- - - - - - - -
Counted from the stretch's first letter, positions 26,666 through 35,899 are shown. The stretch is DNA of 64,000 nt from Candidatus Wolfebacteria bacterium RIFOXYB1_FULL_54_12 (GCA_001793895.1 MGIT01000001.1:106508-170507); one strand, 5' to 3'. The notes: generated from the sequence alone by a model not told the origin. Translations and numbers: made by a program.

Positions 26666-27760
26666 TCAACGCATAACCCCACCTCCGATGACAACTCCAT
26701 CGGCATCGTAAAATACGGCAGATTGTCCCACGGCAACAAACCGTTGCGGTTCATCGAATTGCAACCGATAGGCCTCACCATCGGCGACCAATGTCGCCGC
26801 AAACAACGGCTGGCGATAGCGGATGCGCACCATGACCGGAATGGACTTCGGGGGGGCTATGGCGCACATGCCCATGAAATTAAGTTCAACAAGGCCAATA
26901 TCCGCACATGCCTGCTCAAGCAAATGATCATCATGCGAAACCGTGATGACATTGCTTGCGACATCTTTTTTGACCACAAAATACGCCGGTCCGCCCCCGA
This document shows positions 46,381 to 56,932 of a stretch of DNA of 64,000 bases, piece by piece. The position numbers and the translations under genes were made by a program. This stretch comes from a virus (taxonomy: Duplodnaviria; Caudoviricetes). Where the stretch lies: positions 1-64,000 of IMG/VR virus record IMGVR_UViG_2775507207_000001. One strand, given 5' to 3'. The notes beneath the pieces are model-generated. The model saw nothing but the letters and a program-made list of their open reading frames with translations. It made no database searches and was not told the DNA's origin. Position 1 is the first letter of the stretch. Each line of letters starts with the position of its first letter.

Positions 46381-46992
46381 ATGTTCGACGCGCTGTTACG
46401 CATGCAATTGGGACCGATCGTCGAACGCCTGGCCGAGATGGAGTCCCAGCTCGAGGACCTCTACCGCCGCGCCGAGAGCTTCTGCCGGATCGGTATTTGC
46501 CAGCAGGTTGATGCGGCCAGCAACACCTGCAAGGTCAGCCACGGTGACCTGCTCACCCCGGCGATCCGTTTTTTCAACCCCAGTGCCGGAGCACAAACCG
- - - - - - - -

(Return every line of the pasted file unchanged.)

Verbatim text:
Counted from the stretch's first letter, positions 26,666 through 35,899 are shown. The stretch is DNA of 64,000 nt from Candidatus Wolfebacteria bacterium RIFOXYB1_FULL_54_12 (GCA_001793895.1 MGIT01000001.1:106508-170507); one strand, 5' to 3'. The notes: generated from the sequence alone by a model not told the origin. Translations and numbers: made by a program.

Positions 26666-27760
26666 TCAACGCATAACCCCACCTCCGATGACAACTCCAT
26701 CGGCATCGTAAAATACGGCAGATTGTCCCACGGCAACAAACCGTTGCGGTTCATCGAATTGCAACCGATAGGCCTCACCATCGGCGACCAATGTCGCCGC
26801 AAACAACGGCTGGCGATAGCGGATGCGCACCATGACCGGAATGGACTTCGGGGGGGCTATGGCGCACATGCCCATGAAATTAAGTTCAACAAGGCCAATA
26901 TCCGCACATGCCTGCTCAAGCAAATGATCATCATGCGAAACCGTGATGACATTGCTTGCGACATCTTTTTTGACCACAAAATACGCCGGTCCGCCCCCGA
This document shows positions 46,381 to 56,932 of a stretch of DNA of 64,000 bases, piece by piece. The position numbers and the translations under genes were made by a program. This stretch comes from a virus (taxonomy: Duplodnaviria; Caudoviricetes). Where the stretch lies: positions 1-64,000 of IMG/VR virus record IMGVR_UViG_2775507207_000001. One strand, given 5' to 3'. The notes beneath the pieces are model-generated. The model saw nothing but the letters and a program-made list of their open reading frames with translations. It made no database searches and was not told the DNA's origin. Position 1 is the first letter of the stretch. Each line of letters starts with the position of its first letter.

Positions 46381-46992
46381 ATGTTCGACGCGCTGTTACG
46401 CATGCAATTGGGACCGATCGTCGAACGCCTGGCCGAGATGGAGTCCCAGCTCGAGGACCTCTACCGCCGCGCCGAGAGCTTCTGCCGGATCGGTATTTGC
46501 CAGCAGGTTGATGCGGCCAGCAACACCTGCAAGGTCAGCCACGGTGACCTGCTCACCCCGGCGATCCGTTTTTTCAACCCCAGTGCCGGAGCACAAACCG